Henderson said one recovery method used at Narconon is called an Eyes Open TR0, which means Training Routine 0. Henderson said, while at the center, he was forced to sit about three feet from another patient.

"You sit with your back perfectly straight, your hands on your knees and staring only into the other person's eyes," Henderson said. "You cannot blink, cough, move, or break eye contact for five minutes."

If you fail, you have to start over, he said. Henderson said patients have to successfully remain still in increments of five, 10 and 15 minutes. As the class advances, the time increments increase to one hour, he said.

The investigations

Narconon Arrowhead is licensed through the Oklahoma Department of Mental Health and Substance Abuse Services to provide "non-medical detoxification services," according to Jeffrey Dismukes, director of public information for ODMHSAS.

"Not all aspects of Narconon's program fall within the department's jurisdiction," Dismukes wrote in an email. "It should be noted that the (ODMHSAS) is currently reviewing other aspects of the Narconon program to determine if additional components should be subject to state certification standards."

The department is investigating the facility, he said.

Since Murphy's death, agencies involved in Narconon investigations include ODMHSAS, the Oklahoma State Bureau of Investigation, the Pittsburg County Sheriff's Office and the Pittsburg County District Attorney's office, according to reports.

Dismukes said the reports from the state were being compiled and reviewed.

Although Narconon is only certified for non-medical detoxification, the facility has been in the process of becoming certified to deliver medical detoxification services, Dismukes said.

Claims of negligence

Stacy Murphy had voluntarily admitted herself to the clinic and had been a patient for about six weeks when she received a day pass to go home, said her father, Robert Murphy.

After she returned to the center, she began acting peculiarly, and the center gave her a drug test, which came back positive for opiates, he said.

"She died from someone neglecting her after they knew she had drugs in her body," he said.

Unlike Stacy Murphy, Heather Landmeier lived there and was kicked out after testing positive for drugs, according to court records.

After Landmeier's drug use, dismissal and subsequent overdose, Landmeier spent months in hospitals diagnosed with brain damage before being released to her family in Illinois. They provide 24-hour care, Hilary Landmeier said.

"We lived hundreds of miles away and all we could do was trust them to take care of her," she said. "The second she needed them the most, they just absolutely abandoned her."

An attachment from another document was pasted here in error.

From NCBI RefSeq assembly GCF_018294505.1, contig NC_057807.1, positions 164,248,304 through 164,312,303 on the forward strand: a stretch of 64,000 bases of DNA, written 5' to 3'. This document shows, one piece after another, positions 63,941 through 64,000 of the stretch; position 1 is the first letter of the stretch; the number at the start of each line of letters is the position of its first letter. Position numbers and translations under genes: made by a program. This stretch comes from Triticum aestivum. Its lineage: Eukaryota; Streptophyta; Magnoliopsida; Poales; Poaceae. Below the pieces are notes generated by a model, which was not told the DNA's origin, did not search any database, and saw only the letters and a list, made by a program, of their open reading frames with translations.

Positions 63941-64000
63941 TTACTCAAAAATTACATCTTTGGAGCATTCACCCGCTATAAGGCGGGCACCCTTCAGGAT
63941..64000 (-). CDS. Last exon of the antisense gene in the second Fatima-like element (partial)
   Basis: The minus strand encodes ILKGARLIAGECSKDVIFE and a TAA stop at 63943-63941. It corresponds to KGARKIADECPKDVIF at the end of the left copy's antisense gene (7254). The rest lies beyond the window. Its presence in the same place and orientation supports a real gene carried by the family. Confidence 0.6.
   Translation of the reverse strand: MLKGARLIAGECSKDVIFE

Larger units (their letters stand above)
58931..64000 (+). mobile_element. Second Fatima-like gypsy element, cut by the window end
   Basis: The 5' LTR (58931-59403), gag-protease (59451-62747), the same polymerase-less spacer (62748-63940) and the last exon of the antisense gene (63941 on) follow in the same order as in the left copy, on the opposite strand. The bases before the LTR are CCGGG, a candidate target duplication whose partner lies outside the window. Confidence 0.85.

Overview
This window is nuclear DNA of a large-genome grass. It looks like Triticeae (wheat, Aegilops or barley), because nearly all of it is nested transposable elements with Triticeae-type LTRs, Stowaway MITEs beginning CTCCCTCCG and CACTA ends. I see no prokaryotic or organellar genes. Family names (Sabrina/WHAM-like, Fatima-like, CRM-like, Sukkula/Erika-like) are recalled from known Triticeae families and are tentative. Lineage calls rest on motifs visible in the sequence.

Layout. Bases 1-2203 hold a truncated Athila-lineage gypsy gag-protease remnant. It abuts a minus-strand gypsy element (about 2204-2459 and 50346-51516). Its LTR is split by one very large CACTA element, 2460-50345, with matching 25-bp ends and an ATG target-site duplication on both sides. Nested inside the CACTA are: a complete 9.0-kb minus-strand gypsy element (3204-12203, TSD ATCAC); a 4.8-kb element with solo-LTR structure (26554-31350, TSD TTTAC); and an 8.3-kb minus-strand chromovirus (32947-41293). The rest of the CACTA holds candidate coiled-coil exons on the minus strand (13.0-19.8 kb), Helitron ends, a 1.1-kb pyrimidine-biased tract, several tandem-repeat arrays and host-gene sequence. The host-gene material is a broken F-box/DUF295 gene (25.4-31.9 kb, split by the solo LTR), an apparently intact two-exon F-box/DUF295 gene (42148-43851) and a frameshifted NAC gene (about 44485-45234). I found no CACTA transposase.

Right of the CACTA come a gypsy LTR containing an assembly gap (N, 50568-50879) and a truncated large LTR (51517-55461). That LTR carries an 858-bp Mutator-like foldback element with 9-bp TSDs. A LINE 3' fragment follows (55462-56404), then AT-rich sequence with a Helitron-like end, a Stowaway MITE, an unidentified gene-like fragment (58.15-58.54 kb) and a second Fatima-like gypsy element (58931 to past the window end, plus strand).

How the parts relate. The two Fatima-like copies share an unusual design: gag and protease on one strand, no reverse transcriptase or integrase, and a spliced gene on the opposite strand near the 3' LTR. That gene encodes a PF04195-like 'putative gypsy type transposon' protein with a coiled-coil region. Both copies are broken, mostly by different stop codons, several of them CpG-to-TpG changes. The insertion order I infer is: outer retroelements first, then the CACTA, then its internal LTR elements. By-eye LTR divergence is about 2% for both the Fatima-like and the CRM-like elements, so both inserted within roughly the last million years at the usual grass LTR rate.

According to court documents filed by Narconon attorneys, Landmeier was a "student" and later a "trainee" being groomed to join the center's staff. Her last round of rehab was her third time through the facility.

The Landmeier family is seeking damages from Narconon for an unspecified amount more than $75,000, according to the family's Tulsa lawyer, Donald Smolen II.

The case is ongoing in Pittsburg County before Associate District Judge James Bland, records show.

Defense attorneys for Narconon argue in court filings that Narconon Arrowhead administrators dismissed Landmeier as soon as they were made aware of her drug use and are not responsible for her overdose after she violated rules and left the premises.

Hilary Landmeier said she would encourage family of anyone at Narconon to get them out as quickly as possible, especially considering the recent deaths.

"My heart just goes out to the family" of Stacy Murphy, Hilary Landmeier said. "I'm just so thankful that I have my sister here still. It may not be the same Heather that I had before, but she's still my sister. ... No family should ever, ever have to go through something like this."


Deaths connected to Narconon in Oklahoma

July 19: Stacy Murphy, 20, from Owasso.

April 11: Hillary Holten, 21, from Carrolton, Texas.

Oct. 26, 2011: Gabriel Graves, 32, from Claremore.

March 2009: Kaysie Dianne Werninck, 28.

January 2009: Jean Lafitte, 52.

April 2007: Fred Oesterreicher, 53.

February 2005: Sharon Charlene Nederlander, 44.

Source: Reports by state medical examiner and local law enforcement.


World Correspondent SheilaStogsdill contributed to this story.


Jarrel Wade 918-581-8367

jarrel.wade@tulsaworld.com

Original Print Headline: Rehab facility under scrutiny